What to Look for in a Light Bulb

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The Environmental Protection Agency reports that if every household in the United States replaced just one standard incandescent light bulb with an energy-efficient one, the nation would save about $600 million in energy costs annually — enough to power 3 million homes for a year. While incandescent bulbs are being phased out, there still are a variety of lighting options to consider. Here is information on bulb types to help you replace your incandescent bulbs.

Halogen Bulbs

Halogens are similar to incandescent bulbs in that they use the same technology and filament to produce light. Although they are more expensive than incandescent bulbs, they last up to three times longer and produce almost 50 percent more light for the same amount of energy. Halogen bulbs emit a crisp, warm glow, even at low wattages, which works well when direct lighting is needed.

Fluorescent Bulbs

Great for linear lighting and home applications such as under-cabinet lighting and lighting for garages and laundry rooms, these bulbs have come a long way from the traditional blue tubes used in commercial settings. Bulb shapes are somewhat limited, but today’s fluorescents have been color corrected and offer the same warm glow as incandescent bulbs, yet last about five times longer. Keep in mind that they require a ballast (current regulator).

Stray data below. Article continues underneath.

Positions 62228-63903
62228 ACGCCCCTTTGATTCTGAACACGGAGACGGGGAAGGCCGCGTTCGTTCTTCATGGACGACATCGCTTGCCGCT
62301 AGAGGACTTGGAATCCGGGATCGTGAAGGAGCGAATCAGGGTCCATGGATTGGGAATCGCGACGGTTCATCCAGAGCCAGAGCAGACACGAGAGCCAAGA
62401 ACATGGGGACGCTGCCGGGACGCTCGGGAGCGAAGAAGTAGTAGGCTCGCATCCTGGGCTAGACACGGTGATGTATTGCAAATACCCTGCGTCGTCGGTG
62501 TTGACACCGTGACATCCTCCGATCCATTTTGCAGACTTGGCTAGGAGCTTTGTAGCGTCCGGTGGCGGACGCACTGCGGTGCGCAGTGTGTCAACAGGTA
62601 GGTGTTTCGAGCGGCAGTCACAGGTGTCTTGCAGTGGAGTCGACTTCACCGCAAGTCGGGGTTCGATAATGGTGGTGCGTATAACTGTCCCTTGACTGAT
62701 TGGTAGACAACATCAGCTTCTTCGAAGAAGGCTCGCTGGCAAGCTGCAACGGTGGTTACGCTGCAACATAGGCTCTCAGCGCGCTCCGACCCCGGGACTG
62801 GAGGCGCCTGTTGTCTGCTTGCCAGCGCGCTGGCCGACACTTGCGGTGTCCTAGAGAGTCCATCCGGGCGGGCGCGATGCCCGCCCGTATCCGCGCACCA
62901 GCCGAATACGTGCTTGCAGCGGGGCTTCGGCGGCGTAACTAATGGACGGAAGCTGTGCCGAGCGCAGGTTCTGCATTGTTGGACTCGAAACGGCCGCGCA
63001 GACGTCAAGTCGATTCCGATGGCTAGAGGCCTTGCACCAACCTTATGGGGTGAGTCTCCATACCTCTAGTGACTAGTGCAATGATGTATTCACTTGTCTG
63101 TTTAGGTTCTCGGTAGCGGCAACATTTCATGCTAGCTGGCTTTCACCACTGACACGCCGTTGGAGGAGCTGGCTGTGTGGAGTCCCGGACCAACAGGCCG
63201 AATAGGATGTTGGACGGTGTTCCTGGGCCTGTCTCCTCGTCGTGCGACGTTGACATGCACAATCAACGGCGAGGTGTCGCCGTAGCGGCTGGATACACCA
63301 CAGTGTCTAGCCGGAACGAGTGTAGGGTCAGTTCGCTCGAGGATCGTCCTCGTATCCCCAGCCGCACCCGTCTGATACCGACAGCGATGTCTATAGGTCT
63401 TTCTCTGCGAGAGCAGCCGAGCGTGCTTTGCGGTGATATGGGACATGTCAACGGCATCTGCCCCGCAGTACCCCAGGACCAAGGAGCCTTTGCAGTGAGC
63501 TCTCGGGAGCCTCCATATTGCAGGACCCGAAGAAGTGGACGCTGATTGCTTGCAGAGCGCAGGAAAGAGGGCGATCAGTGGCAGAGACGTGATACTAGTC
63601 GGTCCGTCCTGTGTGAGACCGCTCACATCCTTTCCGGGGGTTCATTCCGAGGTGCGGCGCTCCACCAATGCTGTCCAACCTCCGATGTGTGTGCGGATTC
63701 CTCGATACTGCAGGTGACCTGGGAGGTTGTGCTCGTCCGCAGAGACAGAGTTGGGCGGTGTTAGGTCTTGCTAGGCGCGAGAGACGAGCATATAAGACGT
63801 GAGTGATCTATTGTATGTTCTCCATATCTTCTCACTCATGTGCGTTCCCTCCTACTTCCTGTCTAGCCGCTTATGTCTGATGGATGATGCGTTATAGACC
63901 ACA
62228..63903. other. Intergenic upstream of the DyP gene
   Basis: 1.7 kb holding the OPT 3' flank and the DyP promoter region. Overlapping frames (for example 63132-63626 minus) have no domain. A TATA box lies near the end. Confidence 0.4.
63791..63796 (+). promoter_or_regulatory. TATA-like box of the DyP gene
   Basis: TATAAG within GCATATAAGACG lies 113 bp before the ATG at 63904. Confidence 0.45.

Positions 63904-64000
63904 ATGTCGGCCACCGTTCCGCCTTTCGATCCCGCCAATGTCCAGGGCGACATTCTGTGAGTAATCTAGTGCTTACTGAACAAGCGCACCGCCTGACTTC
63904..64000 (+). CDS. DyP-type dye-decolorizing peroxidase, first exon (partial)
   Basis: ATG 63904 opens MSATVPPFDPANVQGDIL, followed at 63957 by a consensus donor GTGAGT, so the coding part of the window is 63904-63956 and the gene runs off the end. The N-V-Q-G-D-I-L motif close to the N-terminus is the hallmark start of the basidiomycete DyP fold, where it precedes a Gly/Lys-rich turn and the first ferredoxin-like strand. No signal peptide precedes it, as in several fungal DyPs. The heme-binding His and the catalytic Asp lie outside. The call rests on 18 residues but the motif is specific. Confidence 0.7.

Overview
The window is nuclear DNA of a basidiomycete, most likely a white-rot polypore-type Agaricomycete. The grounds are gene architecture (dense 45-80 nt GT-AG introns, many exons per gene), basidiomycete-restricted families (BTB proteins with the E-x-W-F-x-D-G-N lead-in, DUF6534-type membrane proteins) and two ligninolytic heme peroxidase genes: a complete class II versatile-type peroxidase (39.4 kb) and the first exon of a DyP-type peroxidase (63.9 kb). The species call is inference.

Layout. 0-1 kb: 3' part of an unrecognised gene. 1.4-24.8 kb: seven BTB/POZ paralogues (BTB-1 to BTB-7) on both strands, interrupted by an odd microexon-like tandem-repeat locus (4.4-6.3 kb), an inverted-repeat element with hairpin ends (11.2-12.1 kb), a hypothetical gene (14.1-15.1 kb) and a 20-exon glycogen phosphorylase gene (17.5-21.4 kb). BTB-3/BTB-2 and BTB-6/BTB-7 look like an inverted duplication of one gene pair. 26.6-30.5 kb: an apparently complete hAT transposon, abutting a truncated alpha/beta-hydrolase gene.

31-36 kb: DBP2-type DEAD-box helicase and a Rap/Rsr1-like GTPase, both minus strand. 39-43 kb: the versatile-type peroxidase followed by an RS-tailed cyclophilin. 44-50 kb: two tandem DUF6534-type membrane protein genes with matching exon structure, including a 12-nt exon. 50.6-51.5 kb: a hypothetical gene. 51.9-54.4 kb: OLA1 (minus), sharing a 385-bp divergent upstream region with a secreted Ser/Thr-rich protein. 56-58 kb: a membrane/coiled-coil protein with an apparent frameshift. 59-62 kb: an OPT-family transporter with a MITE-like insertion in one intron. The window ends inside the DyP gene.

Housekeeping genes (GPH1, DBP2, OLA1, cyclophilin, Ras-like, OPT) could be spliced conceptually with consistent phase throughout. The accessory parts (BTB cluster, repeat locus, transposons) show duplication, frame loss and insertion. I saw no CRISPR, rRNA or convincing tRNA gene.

Compact Fluorescent Bulbs

Often referred to as CFLs, these bulbs are extremely energy efficient, using 75 percent less energy and lasting 10 times longer than incandescent bulbs while emitting the same amount of light. For this reason, the up-front cost of CFLs is higher. But they’re still priced affordably. The downside is that CFLs contain mercury and can be slow to reach optimum brightness in colder environments.

Light Emitting Diodes

A hot topic in the lighting industry, LEDs are the most energy-efficient bulbs on the market, using up to 85 percent less energy than incandescent bulbs while emitting the same amount of light. They last as much as 25 times longer than incandescents and five times longer than CFLs. While LEDs have the highest up-front price tag, they pay for themselves over time since one bulb can last 40 years or more.

Robin Northam, Lighting Sales Manager Southern California
Ferguson Bath, Kitchen and Lighting Gallery
1725 Hacienda Drive, Ste. B
Vista, CA 92081

4699 Mercury St.
San Diego, CA 92111

Categories: Home Design